Taiwan sought help from a mainland Chinese shipping firm to further the construction of a port in the South China Sea, Reuters reports. Citing a coastguard official, Reuters said that a vessel from Shanghai Zhenhua Heavy Industry was contracted to bring materials to Itu Aba Island, the largest of the Spratlys, which is controlled by Taipei but also claimed by Vietnam, the Philippines, and mainland China.
According to Reuters, the vessel was escorted to Itu Aba by a Taiwanese patrol boat and monitored by Taiwanese ships as the cargo was unloaded. Taiwan turned to Zhenhua Heavy Industry after it couldn’t find a Taiwanese firm to deliver 11 cassions, watertight retaining structures to be used in building a pier on the disputed island. Liao Jaw-ching, director of the construction unit responsible for the port-building project on Itu Aba, told Reuters there were no Taiwanese ships able to deliver the cassions. “This kind of ship is not very common anywhere in the world,” Liao said.
Mainland China generally tolerates Taiwan’s moves in the South China Sea as being on behalf of the territorial interests of the Chinese people as a whole, including both the mainland and Taiwan. After all, both governments’ claims are based off the same source – the original eleven-dashed line issued by the Republic of China government in 1947. Last year, a spokesman from mainland China’s Taiwan Affairs Office suggested both sides of the Taiwan Strait should work together to further their claims. “Safeguarding the country’s sovereignty and territorial integrity as well as the overall interests of the Chinese nation should be a common obligation of compatriots of the two sides,” the spokesman said.Enjoying this article? Click here to subscribe for full access. Just $5 a month.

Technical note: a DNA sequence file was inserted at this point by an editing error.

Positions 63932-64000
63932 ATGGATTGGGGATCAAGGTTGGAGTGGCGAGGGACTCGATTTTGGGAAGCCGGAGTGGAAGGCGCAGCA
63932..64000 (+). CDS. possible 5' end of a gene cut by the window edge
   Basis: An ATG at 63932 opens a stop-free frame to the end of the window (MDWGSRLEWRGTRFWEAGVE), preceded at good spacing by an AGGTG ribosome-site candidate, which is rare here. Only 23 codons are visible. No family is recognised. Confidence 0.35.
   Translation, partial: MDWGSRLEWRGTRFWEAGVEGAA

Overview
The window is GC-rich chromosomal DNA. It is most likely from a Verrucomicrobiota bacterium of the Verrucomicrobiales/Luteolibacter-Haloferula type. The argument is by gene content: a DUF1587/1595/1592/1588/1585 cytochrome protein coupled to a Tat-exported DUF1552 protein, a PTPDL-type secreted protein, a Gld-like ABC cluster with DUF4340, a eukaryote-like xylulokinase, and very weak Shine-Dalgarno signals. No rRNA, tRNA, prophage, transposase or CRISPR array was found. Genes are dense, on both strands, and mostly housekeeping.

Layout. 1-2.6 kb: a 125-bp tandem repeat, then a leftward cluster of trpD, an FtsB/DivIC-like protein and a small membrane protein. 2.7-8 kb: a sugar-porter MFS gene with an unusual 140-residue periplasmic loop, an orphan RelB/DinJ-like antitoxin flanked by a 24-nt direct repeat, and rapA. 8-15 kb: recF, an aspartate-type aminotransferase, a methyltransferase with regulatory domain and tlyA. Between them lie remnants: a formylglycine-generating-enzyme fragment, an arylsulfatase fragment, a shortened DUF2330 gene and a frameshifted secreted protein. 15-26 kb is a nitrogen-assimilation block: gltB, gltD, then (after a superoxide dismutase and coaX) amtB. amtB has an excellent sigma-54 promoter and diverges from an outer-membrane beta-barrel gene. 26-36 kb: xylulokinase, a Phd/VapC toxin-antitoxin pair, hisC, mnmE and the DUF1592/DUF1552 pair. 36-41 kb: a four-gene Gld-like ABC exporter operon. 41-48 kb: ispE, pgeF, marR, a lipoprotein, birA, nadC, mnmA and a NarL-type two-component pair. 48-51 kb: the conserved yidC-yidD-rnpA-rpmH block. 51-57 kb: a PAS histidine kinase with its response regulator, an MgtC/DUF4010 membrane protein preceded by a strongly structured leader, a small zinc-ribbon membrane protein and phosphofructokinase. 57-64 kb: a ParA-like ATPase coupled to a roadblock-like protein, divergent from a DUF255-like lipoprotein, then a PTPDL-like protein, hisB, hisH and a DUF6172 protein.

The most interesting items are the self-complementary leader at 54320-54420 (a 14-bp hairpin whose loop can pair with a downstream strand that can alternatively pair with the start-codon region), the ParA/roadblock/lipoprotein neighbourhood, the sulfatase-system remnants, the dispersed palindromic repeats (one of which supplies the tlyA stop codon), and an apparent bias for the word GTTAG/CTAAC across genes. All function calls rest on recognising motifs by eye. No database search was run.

Beijing’s interpretations of Taiwanese claims in the region allows for cooperation in a way we would never see elsewhere. It’s impossible to imagine, for example, a Chinese shipping vessel being sent to deliver goods to be used for Philippine or Vietnamese construction projects on disputed islets. However, Taiwan is not likely to pursue substantial cooperation with Beijing on the South China Sea issue — even the use of a Chinese commercial vessel has concerned some Taiwanese legislators.
While the subtext of cross-strait cooperation is interesting, the greater point is that Taiwan, just like the mainland, is actively building up the territory it currently possesses in the disputed region. Like other regional claimants, Taiwan is concerned that a general military build-up in the region could threaten its existing control over disputed islands. As a reaction, Taipei is fortifying its position on Itu Aba.
Taiwan plans to spend $100 million upgrading the existing port and airstrip on Itu Aba. According to Reuters, the new facilities, scheduled to be completed by the end of this year, will allow Itu Aba to host “3,000-tonne naval frigates and coastguard cutters”, while also expanding the airstrip to accommodate Hercules C-130 aircraft. Last October, Taiwanese officials said they were “discussing” the possibility of permanently stationing armed vessels at the island.
However, these moves have been largely overlooked as analysts focus on Beijing instead. Itu Aba was not included in the Philippines’ arbitration case against China, an omission that sparked some controversy in Manila. Still, both Vietnam and the Philippines spoke out against the possibility of Taiwan permanently basing armed vessels at Itu Aba.